Writing an OS in Rust

Philipp Oppermann's blog

Écrire un OS en Rust

L’objectif de ce blog est de créer un petit système d’exploitation avec le langage de programmation Rust. Chaque article est un petit tutoriel et comprend tout le code nécessaire, vous pouvez donc essayer en même temps si vous le souhaitez. Le code source est aussi disponible dans le dépôt GitHub correspondant.

Dernier article : Async/Await

Un binaire Rust autoporté

La première étape pour créer notre propre noyau de système d’exploitation est de créer un exécutable Rust qui ne relie pas la bibliothèque standard. Cela rend possible l’exécution du code Rust sur la “bare machine” sans système d’exploitation sous-jacent.

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Un noyau Rust minimal

Dans cet article, nous créons un noyau Rust 64-bit minimal pour l’architecture x86. Nous continuons le travail fait dans l’article précédent “Un binaire Rust autonome” pour créer une image de disque amorçable qui affiche quelque chose à l’écran.

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VGA Text Mode

The VGA text mode is a simple way to print text to the screen. In this post, we create an interface that makes its usage safe and simple by encapsulating all unsafety in a separate module. We also implement support for Rust’s formatting macros.

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This post explores unit and integration testing in no_std executables. We will use Rust’s support for custom test frameworks to execute test functions inside our kernel. To report the results out of QEMU, we will use different features of QEMU and the bootimage tool.

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CPU Exceptions

CPU exceptions occur in various erroneous situations, for example, when accessing an invalid memory address or when dividing by zero. To react to them, we have to set up an interrupt descriptor table that provides handler functions. At the end of this post, our kernel will be able to catch breakpoint exceptions and resume normal execution afterward.

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Double Faults

This post explores the double fault exception in detail, which occurs when the CPU fails to invoke an exception handler. By handling this exception, we avoid fatal triple faults that cause a system reset. To prevent triple faults in all cases, we also set up an Interrupt Stack Table to catch double faults on a separate kernel stack.

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Hardware Interrupts

In this post, we set up the programmable interrupt controller to correctly forward hardware interrupts to the CPU. To handle these interrupts, we add new entries to our interrupt descriptor table, just like we did for our exception handlers. We will learn how to get periodic timer interrupts and how to get input from the keyboard.

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Introduction to Paging

This post introduces paging, a very common memory management scheme that we will also use for our operating system. It explains why memory isolation is needed, how segmentation works, what virtual memory is, and how paging solves memory fragmentation issues. It also explores the layout of multilevel page tables on the x86_64 architecture.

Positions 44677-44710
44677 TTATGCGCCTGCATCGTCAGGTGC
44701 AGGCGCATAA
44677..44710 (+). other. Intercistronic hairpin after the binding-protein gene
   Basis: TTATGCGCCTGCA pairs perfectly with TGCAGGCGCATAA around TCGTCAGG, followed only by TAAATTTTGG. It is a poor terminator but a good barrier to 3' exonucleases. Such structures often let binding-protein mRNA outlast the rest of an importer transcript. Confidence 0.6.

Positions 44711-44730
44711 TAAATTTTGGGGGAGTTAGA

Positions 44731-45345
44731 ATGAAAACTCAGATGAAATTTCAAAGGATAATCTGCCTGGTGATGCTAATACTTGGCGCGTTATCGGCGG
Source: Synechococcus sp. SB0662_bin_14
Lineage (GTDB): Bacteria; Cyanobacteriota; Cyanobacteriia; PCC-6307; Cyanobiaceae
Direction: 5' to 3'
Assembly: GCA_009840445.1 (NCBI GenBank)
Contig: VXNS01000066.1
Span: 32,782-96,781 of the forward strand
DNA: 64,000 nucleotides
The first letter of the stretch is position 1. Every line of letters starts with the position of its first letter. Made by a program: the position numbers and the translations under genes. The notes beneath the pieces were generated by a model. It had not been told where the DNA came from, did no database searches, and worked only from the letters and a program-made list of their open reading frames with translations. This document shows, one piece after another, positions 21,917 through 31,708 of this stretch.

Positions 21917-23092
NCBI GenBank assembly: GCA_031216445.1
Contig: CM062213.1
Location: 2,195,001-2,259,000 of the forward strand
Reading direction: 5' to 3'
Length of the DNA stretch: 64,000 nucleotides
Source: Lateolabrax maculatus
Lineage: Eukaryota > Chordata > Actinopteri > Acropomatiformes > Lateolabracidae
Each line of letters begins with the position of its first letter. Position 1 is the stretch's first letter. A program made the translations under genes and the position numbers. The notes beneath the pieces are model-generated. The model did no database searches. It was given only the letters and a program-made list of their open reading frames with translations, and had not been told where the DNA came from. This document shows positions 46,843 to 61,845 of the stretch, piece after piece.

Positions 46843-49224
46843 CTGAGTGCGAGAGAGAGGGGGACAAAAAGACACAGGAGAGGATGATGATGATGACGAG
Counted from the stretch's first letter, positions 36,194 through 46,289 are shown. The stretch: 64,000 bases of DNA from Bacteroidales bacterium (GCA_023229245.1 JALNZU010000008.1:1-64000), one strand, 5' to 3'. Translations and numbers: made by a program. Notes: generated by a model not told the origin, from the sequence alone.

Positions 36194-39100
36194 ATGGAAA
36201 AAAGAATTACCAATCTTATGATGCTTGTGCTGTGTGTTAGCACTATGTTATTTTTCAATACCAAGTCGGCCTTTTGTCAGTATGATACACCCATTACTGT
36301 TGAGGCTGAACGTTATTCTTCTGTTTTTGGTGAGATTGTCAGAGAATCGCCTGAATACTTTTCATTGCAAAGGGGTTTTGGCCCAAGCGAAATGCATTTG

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Paging Implementation

This post shows how to implement paging support in our kernel. It first explores different techniques to make the physical page table frames accessible to the kernel and discusses their respective advantages and drawbacks. It then implements an address translation function and a function to create a new mapping.

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Heap Allocation

This post adds support for heap allocation to our kernel. First, it gives an introduction to dynamic memory and shows how the borrow checker prevents common allocation errors. It then implements the basic allocation interface of Rust, creates a heap memory region, and sets up an allocator crate. At the end of this post, all the allocation and collection types of the built-in alloc crate will be available to our kernel.

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Allocator Designs

This post explains how to implement heap allocators from scratch. It presents and discusses different allocator designs, including bump allocation, linked list allocation, and fixed-size block allocation. For each of the three designs, we will create a basic implementation that can be used for our kernel.

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In this post, we explore cooperative multitasking and the async/await feature of Rust. We take a detailed look at how async/await works in Rust, including the design of the Future trait, the state machine transformation, and pinning. We then add basic support for async/await to our kernel by creating an asynchronous keyboard task and a basic executor.

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Status Updates

These posts give a regular overview of the most important changes to the blog and the tools and libraries behind the scenes.

First Edition

You are currently viewing the second edition of “Writing an OS in Rust”. The first edition is very different in many aspects, for example it builds upon the GRUB bootloader instead of using the `bootloader` crate. In case you're interested in it, it is still available. Note that the first edition is no longer updated and might contain outdated information. read the first edition »

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